Rhubarb is an easy-to-grow perennial vegetable that produces large, tart, reddish stalks resembling rosy celery. It’s best-known for making sweet jams and baked goods like pies or tarts. In this article, learn all the essentials about how to grow rhubarb and keep it thriving for years.
This perennial plant prefers cool climates with winters that are cold enough to allow a dormancy period. Find a spot in your garden for planting rhubarb where it can grow undisturbed year after year.
The leaf stalks are the only edible part of rhubarb plants and almost always get cooked. Rhubarb leaves contain oxalic acid, which is highly toxic to humans and animals. Ensure that pets and livestock can’t access your rhubarb plants.
- What to Know about Growing Rhubarb
What to Know about Growing Rhubarb
Rhubarb, or Rheum rhabarbarum by its botanical name, is native to China. The plant was first introduced to Europe and North America in the 1600s. It’s a member of the Polygonaceae or buckwheat family and is cultivated for its edible petioles or leaf stalks. Although mainly used as a fruit, rhubarb is technically a vegetable.
Before sugar became widely available and inexpensive in the 18th century, rhubarb was primarily medicinal. It’s an excellent source of antioxidants, fiber, calcium, potassium, vitamin C, and vitamin K.
The many health benefits of eating rhubarb include lowering cholesterol, regulating blood pressure, supporting eye health, and reducing the risk of chronic diseases.
Although strawberry rhubarb pie might be the first thing that comes to mind, there are a wide variety of culinary uses for rhubarb stalks. Try making savory rhubarb recipes like rhubarb chutney or a chicken marinade for something different.
As long as you provide them with the proper growing conditions, you’ll enjoy a bountiful harvest of tasty rhubarb stalks year after year. Read on to discover the best tips and tricks for growing rhubarb at home.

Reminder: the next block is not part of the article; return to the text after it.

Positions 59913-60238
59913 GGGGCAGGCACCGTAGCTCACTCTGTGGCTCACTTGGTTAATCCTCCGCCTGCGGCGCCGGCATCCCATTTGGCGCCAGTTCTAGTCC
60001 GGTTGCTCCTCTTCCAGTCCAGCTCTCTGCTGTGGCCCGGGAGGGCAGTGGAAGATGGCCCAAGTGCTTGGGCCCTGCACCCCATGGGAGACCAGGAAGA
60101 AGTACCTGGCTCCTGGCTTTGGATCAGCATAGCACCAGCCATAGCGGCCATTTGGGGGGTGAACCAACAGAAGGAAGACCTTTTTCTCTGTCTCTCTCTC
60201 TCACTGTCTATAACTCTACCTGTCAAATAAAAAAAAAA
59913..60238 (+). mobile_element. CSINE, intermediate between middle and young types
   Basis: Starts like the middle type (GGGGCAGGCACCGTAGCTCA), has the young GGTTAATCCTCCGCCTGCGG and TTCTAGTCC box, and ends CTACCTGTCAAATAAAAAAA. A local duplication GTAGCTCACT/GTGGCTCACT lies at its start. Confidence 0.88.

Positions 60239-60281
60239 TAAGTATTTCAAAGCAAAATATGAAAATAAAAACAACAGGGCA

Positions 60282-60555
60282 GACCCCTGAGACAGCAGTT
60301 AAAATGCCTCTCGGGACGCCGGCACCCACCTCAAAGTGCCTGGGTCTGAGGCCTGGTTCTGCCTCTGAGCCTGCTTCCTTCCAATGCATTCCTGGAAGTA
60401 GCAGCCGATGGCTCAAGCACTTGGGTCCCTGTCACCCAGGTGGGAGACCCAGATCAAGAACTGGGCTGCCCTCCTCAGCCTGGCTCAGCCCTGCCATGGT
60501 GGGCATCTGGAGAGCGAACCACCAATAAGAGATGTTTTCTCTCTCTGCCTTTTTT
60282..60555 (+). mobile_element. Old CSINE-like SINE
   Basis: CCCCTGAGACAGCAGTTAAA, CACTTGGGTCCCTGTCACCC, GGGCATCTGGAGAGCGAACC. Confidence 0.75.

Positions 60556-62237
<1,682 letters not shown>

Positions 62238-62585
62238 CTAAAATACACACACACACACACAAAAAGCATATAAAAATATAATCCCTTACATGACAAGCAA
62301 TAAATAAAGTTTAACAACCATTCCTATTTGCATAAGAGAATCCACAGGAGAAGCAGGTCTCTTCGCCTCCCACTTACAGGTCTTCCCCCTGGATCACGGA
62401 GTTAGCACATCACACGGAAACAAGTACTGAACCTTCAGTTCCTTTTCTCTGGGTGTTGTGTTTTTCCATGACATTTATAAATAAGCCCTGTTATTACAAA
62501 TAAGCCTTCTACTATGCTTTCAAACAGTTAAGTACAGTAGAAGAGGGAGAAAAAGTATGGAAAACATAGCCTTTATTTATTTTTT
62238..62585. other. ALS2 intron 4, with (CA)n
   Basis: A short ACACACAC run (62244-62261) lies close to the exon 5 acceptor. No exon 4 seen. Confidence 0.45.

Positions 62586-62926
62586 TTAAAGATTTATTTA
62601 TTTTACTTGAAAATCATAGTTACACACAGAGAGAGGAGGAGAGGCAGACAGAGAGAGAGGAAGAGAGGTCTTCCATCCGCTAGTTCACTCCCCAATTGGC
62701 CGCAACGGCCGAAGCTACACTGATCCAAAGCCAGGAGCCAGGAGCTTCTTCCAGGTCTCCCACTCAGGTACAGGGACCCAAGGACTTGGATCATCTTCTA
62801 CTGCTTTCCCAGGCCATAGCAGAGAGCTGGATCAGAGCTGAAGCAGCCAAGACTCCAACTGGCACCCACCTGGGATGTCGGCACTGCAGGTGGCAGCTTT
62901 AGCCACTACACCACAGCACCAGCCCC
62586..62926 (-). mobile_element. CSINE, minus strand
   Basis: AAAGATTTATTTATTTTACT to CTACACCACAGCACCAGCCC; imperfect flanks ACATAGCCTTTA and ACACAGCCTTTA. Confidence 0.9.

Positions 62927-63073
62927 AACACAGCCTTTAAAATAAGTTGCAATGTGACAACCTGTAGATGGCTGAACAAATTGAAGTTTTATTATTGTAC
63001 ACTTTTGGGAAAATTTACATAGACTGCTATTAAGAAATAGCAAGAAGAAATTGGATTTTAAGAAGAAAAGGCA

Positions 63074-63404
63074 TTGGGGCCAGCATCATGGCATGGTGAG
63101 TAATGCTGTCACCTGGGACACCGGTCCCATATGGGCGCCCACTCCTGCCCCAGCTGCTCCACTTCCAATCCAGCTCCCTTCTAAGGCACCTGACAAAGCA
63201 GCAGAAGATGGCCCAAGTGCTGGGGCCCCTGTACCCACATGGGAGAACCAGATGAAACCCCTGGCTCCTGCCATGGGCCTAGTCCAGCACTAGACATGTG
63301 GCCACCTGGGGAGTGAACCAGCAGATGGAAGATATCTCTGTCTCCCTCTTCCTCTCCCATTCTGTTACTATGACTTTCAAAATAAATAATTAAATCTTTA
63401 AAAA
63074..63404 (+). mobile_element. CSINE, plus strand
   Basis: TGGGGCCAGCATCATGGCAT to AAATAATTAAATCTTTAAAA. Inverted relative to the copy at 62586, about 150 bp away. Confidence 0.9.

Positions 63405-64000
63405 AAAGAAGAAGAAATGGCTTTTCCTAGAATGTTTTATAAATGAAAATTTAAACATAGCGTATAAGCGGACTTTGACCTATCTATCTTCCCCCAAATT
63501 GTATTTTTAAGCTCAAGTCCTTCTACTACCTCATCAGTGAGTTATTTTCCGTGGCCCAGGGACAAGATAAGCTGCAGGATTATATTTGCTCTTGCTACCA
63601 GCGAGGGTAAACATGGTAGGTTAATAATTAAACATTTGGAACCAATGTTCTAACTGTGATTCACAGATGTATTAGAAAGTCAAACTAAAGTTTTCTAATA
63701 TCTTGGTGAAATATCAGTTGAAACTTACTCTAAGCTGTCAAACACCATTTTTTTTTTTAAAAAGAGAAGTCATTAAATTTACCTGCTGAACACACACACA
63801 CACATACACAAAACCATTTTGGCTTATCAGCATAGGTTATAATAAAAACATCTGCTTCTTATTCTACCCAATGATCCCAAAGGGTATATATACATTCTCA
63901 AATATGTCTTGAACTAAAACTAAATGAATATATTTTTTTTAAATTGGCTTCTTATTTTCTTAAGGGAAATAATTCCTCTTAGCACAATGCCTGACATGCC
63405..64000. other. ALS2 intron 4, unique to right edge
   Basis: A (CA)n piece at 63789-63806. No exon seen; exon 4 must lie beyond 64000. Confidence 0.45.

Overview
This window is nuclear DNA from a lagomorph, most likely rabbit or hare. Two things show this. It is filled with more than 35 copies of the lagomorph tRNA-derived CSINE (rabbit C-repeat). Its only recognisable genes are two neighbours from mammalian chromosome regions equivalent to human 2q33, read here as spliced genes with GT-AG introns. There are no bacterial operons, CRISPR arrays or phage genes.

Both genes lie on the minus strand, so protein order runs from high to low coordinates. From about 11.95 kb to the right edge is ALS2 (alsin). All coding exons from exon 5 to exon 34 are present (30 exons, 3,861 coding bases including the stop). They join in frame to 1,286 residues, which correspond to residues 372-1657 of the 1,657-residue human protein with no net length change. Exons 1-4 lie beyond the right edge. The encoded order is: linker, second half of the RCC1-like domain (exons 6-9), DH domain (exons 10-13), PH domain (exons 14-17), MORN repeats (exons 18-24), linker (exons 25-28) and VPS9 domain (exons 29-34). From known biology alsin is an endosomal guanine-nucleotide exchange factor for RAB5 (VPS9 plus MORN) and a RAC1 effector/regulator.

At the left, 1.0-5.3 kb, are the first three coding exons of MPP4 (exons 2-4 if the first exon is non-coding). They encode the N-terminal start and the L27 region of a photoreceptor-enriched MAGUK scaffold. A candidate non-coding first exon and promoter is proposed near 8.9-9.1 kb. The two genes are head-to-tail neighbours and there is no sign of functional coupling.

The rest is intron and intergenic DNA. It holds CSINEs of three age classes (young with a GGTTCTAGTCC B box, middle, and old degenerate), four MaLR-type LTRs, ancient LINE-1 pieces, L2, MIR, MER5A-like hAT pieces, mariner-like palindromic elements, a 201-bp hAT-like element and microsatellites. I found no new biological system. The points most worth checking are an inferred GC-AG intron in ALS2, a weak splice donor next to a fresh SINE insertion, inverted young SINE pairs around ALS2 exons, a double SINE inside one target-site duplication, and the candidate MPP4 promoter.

Planting Rhubarb Crowns
Like planting Swiss chard from seed, most gardeners opt for planting one-year-old rhubarb crowns since planting rhubarb seeds takes much longer and is more labor-intensive. Always purchase rhubarb crowns from a certified disease-free source. They’re available in early spring at your local garden center or from online retailers.
The best time for planting rhubarb is in early spring or late fall, while the root system is dormant. The optimal soil temperature is 50 degrees Fahrenheit. Rhubarb plants reach up to four or five feet wide at maturity, so be sure to provide them with plenty of space to spread.
For the best results, loosen the soil around your planting hole for at least 12 inches in all directions. Plant the crowns about four inches deep and loosely cover them with a mixture of organic compost and garden soil.
Water the newly planted rhubarb thoroughly and keep the soil consistently moist throughout the growing season. Apply a deep layer of mulch to protect the soil surface, retain moisture, and suppress weed growth.
One of the best parts of home gardening is trying unique veggie varieties that aren’t usually available at grocery stores and farmer’s markets. Here are a few of the best rhubarb varieties to grow in your garden at home. Try one or more of these common types of rhubarb for a tasty harvest.
How Long does Rhubarb Take to Grow?
Have you ever asked, “How long does rhubarb take to grow?” Similar to other perennial vegetables like asparagus and artichokes, growing rhubarb takes a little patience.
Rhubarb plants don’t reach full maturity until their third year. Resist harvesting any rhubarb stalks the first year after planting, and harvest sparingly the second year.
If you start rhubarb from seed, you probably won’t be able to harvest until the second year. Depending on the weather, most growers start seeds indoors in late winter for transplanting in early to late spring.
Ideal Growing Conditions for Rhubarb Plants
Rhubarb plants grow best in slightly acidic soil rich in organic matter, with a pH level between 6.0 and 6.8. Although they grow fastest in full sun, the plants benefit from a bit of afternoon shade in warmer climates. Ensure they receive at least four or five hours of direct sunlight throughout the day.